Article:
When your father is a good-looking, idolised doctor and your mother a sophisticated, self-confident model everyone adores, your childhood can’t have been boring. Anuschka Roshani’s book is a tribute to her ageing parents that shines a light on the flaws as well as the glamour.
By Marit Borcherding
Two events inspired behavioural biologist and journalist Anuschka Roshani to write her book Komplizen (Accomplices) about her “memories of my living parents”: her own ageing process, starkly revealed by the daily glance into the mirror, and her father’s Parkinson’s disease. While she – all natural scientist – is rather dry and sarcastic in diagnosing her own status as a woman over fifty, she is downright shaken by her father’s illness. Far from being a “luminary”, he is turning into a frail man in need of help.
Deliberate eccentricityBut Roshani has a remedy for grief, helplessness and fear of death: Remembering her childhood and youth – with glamorous parents whose nonconformist ways stood out from the respectable bourgeois life of the early days of the Federal Republic.
There is her mother, a university-educated pedagogue and extravagant beauty whose modelling career allows her to achieve financial independence. She drives a convertible, hair blowing in the wind, and admonishes her beloved daughters “to never, ever, ever be dependent on a man” – she believes an excellent education is imperative for standing on one’s own feet. Roshani portrays her mother as an early feminist with sex appeal and a big heart who showers everyone with unconditional affection.
And then there’s her father: Having come to Germany from a privileged Tehran family to study medicine, his charming, confident manner and exotic looks soon make him a heartthrob extraordinaire. At one point, he has his hair shaved deliberately in the hopes that his admirers will finally leave him alone – just one episode of many that combine into a loving, living monument to Roshani’s headstrong, restless father. Picture a man constantly in search of boundaries to transgress, sauntering across the famous Berlin Ku’damm in a white shearling coat, not averse to consuming the occasional opium and thinking nothing of ordering 49 scoops of vanilla ice cream at a cafe all at once. But this cheerful man, this “devil of a fellow who has half of Berlin at his feet”, also has a darker, destructive side. Anuschka is just four years old when her parents’ marriage falls apart.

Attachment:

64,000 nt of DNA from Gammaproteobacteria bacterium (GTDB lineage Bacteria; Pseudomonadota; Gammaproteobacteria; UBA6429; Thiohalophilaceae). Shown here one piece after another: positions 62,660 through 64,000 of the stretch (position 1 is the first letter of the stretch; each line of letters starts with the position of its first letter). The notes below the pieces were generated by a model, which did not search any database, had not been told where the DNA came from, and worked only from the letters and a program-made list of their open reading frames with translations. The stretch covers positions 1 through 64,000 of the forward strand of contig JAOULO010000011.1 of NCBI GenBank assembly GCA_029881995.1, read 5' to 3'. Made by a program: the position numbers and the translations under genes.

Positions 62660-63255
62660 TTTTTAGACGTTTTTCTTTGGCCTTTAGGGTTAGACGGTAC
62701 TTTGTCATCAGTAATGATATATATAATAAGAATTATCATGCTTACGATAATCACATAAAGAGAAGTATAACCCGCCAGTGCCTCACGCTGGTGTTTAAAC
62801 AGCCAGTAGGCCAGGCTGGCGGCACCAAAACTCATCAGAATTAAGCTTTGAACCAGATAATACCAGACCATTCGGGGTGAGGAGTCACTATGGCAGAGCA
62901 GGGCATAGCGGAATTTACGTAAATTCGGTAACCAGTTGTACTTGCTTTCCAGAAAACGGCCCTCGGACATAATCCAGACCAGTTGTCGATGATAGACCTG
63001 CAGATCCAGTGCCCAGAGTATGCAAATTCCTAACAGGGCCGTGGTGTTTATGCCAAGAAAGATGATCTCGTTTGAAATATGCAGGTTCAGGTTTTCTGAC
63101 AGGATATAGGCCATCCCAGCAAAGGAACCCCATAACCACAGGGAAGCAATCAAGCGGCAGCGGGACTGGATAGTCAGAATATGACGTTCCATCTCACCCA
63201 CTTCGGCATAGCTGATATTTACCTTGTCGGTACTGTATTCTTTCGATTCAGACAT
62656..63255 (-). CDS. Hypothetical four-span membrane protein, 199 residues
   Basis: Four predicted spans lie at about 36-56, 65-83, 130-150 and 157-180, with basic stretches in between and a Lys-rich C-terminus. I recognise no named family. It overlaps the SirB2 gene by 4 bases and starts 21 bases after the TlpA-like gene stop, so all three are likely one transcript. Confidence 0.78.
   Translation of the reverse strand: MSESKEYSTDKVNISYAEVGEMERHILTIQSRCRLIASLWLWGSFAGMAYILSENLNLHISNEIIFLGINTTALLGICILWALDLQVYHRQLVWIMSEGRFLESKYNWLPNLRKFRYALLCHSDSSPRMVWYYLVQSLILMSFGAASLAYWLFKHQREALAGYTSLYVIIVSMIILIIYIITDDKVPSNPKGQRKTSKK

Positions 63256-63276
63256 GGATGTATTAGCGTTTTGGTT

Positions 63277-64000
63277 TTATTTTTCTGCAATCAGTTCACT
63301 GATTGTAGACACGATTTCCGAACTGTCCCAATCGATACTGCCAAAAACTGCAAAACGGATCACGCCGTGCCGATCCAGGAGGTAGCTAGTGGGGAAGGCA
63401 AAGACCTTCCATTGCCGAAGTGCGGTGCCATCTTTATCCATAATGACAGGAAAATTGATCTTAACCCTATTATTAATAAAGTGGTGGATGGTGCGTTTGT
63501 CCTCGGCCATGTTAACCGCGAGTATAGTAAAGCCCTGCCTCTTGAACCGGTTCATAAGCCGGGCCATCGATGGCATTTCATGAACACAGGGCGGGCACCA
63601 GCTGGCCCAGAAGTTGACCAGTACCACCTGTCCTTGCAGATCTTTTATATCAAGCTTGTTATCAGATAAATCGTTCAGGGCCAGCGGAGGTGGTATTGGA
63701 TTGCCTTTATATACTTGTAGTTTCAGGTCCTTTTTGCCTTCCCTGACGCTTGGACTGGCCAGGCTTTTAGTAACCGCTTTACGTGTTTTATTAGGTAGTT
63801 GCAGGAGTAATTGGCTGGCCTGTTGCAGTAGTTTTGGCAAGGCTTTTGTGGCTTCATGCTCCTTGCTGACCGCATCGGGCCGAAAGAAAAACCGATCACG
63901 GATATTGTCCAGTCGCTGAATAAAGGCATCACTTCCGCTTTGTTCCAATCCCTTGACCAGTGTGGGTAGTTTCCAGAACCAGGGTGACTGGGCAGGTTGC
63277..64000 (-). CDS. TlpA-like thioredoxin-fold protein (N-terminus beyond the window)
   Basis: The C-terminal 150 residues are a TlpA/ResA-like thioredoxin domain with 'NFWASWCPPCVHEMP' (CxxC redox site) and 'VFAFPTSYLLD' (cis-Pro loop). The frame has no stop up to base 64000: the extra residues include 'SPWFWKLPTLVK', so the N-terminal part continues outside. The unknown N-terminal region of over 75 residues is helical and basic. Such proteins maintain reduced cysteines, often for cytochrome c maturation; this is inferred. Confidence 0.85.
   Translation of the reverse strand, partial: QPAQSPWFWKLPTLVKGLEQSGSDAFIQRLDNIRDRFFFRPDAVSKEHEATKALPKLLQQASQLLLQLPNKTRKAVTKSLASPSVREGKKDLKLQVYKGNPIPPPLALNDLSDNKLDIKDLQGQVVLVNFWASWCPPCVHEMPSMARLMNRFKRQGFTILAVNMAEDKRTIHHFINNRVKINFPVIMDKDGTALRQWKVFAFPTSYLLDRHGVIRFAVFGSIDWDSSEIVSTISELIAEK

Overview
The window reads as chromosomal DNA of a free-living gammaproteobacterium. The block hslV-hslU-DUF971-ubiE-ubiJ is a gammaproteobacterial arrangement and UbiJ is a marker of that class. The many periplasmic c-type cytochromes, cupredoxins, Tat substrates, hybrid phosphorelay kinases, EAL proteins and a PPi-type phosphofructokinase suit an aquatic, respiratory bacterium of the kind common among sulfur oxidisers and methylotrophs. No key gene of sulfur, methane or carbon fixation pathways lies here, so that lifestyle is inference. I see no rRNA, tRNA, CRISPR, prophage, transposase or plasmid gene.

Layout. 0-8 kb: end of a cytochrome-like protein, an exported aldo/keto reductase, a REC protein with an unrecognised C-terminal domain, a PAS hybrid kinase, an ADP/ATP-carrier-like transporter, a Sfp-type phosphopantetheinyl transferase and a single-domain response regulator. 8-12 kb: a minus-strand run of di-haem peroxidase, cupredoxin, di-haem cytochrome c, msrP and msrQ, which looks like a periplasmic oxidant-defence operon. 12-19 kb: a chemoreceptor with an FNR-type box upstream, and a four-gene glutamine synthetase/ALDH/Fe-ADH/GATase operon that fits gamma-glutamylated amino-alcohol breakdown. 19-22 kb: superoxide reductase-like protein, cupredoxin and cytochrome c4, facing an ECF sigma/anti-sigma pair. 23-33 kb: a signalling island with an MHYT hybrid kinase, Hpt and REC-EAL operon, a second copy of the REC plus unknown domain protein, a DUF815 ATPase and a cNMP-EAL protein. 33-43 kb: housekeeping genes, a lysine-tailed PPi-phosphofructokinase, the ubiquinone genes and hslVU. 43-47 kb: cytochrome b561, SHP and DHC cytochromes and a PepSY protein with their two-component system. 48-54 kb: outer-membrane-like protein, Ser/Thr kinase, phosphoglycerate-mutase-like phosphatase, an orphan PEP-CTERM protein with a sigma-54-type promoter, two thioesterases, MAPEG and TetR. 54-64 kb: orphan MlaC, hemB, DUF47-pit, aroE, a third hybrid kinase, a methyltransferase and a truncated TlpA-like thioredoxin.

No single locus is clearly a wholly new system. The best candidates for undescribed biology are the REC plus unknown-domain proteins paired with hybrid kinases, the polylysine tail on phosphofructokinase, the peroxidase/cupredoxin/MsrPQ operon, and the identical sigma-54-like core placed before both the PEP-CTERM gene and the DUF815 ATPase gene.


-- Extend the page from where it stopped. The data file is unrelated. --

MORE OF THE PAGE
Light and shadowWhile her book is intended as a tribute, Roshani doesn’t shy away from the flaws and the darkness in both her own and her parents’ lives: Her maternal grandparents have never really accepted the “savage” from a “banana republic at the other end of the world”; to them, he remains the “shady Muslim“. And there are her father’s affairs, one of which ultimately leads to the break-up of both the dream couple and the entire family, a betrayal that leaves none of them undamaged. Yet Roshani’s parents remain close “accomplices” who are deeply fond of each other: Impressive the description of her father driving her mother to Holland for an abortion at a time when she is already happily living with another man.
All these stories are more than just a glimpse into private affairs; they shine a light on German society in the 1970s and 1980s and are well worth reading. The fact that appearances dominate substance in this country is deeply ingrained in Anuschka Roshani’s father – why else would he make her promise on his sickbed to always colour her grey roots and temples, if need be with mascara? “Bluffing is part of business”– nobody knows this better than the “expert for dying in beauty”.
Roshani, Anuschka: Komplizen: Erinnerungen an meine noch lebenden Eltern
Zürich; Berlin: Kein & Aber, 2018. 256 pages.